Umlaut saunters silently down the steps, oblivious to the patches of dried blood smeared on the drab walls and low, beamed ceiling. She glides along the red-stained cement floor towards the workbench, which supports the lifeless body of a mutilated black cat and a severely damaged human head, its face contorted in anguish. But Umlaut pays the carnage little credence, gently brushing her face against her owner's leg before moving on to her final destination: her litter-box.
The cat's owner, Steve Tolin, might sound like a vicious serial killer, a sadistic animal torturer or a mafia hit man. But in reality, he's one of Pittsburgh's youngest special effects masters, and the death and destruction that make his basement look like a house of horrors is made from latex, PVC piping and fake fur.
"He's a mad genius," says Stuart Carden, director of Pittsburgh Irish & Classical Theatre's production of The Lieutenant of Inishmore, opening Sat., July 14. "He's an incredible technical craftsman."
Carden is drawing on Tolin's expertise for this dark comedy by Martin McDonagh, which requires gunshot wounds, blood splatters and -- the play's driving force -- a realistic dead cat. The Lieutenant of Inishmore is not often produced, because the effects can be very expensive and creatively demanding, Carden says; he believes that Tolin's effects will surpass those of last year's Broadway production, working "more realistically and more dramatically."
Tolin says he is excited about working with actors on stage, and exploring the violent aspects of a play like The Lieutenant of Inishmore. He also spends a lot of time doing far less gory work for television and movies -- "I try really hard not to be pigeon-holed into being a blood guy or bullet guy," says Tolin.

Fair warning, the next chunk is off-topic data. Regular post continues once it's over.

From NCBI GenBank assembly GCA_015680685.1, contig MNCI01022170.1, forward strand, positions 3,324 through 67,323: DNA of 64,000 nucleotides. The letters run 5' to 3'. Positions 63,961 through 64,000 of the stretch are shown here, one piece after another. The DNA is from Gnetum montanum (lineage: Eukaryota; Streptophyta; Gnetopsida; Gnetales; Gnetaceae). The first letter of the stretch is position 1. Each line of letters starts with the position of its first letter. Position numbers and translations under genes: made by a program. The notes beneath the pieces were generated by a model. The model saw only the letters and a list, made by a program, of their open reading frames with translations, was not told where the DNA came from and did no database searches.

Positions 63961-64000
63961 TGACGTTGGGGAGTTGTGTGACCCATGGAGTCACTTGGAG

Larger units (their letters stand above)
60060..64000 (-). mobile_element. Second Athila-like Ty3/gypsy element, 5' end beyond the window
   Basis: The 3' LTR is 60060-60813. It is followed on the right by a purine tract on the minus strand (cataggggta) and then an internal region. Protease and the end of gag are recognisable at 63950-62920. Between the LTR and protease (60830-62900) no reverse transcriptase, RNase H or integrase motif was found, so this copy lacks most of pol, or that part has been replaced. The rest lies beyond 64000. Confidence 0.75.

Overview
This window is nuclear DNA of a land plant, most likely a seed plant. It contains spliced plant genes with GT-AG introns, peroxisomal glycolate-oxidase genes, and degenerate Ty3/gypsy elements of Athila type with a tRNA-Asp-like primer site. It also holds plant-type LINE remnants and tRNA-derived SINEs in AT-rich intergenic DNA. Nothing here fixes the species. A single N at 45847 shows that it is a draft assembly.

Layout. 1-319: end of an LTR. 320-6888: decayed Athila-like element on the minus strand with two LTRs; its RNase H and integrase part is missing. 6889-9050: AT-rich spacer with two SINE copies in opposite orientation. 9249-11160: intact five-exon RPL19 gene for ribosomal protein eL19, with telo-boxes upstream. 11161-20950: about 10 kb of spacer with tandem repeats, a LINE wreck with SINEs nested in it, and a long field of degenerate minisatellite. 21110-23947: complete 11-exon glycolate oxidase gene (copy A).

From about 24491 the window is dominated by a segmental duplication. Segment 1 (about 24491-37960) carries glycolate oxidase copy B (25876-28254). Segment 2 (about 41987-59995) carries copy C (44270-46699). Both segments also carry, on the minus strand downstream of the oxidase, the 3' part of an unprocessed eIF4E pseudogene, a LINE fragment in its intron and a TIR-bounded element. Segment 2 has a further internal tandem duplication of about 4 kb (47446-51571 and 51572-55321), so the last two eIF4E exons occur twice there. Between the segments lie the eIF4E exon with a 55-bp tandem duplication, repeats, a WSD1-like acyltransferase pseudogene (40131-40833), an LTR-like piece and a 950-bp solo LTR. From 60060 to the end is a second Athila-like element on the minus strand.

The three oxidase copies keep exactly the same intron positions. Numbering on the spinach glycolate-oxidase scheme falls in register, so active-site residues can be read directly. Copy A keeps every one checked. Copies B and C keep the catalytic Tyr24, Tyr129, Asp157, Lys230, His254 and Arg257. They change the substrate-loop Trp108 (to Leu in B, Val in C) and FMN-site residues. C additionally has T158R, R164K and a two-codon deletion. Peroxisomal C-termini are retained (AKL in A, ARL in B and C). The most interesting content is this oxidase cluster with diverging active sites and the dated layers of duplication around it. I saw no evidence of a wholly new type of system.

"It's a right- [and] left-brain kind of activity," Tolin says about his craft. Indeed, it would require anyone's entire brain to wrap their mind around the irony of a self-proclaimed cat lover, using his own pets to help him design an anatomically correct cat missing the majority of his head. Especially since he fashioned it on the workbench that sits cattycorner to their litter-boxes.
Yet Tolin says that he and his fiancée's three feline companions made fast friends with his creation -- dubbed "Wee Thomas" -- which bodes well for the play. If you can fool a cat with a fake cat then surely you can fool an audience.
The Lieutenant of Inishmore opens Sat., July 14. Previews Thu., July 12 and Fri., July 13; continues through Aug. 4. Henry Heymann Theatre, Stephen Foster Memorial, 4301 Forbes Ave., Oakland. 412-394-3353 or www.proartstickets.org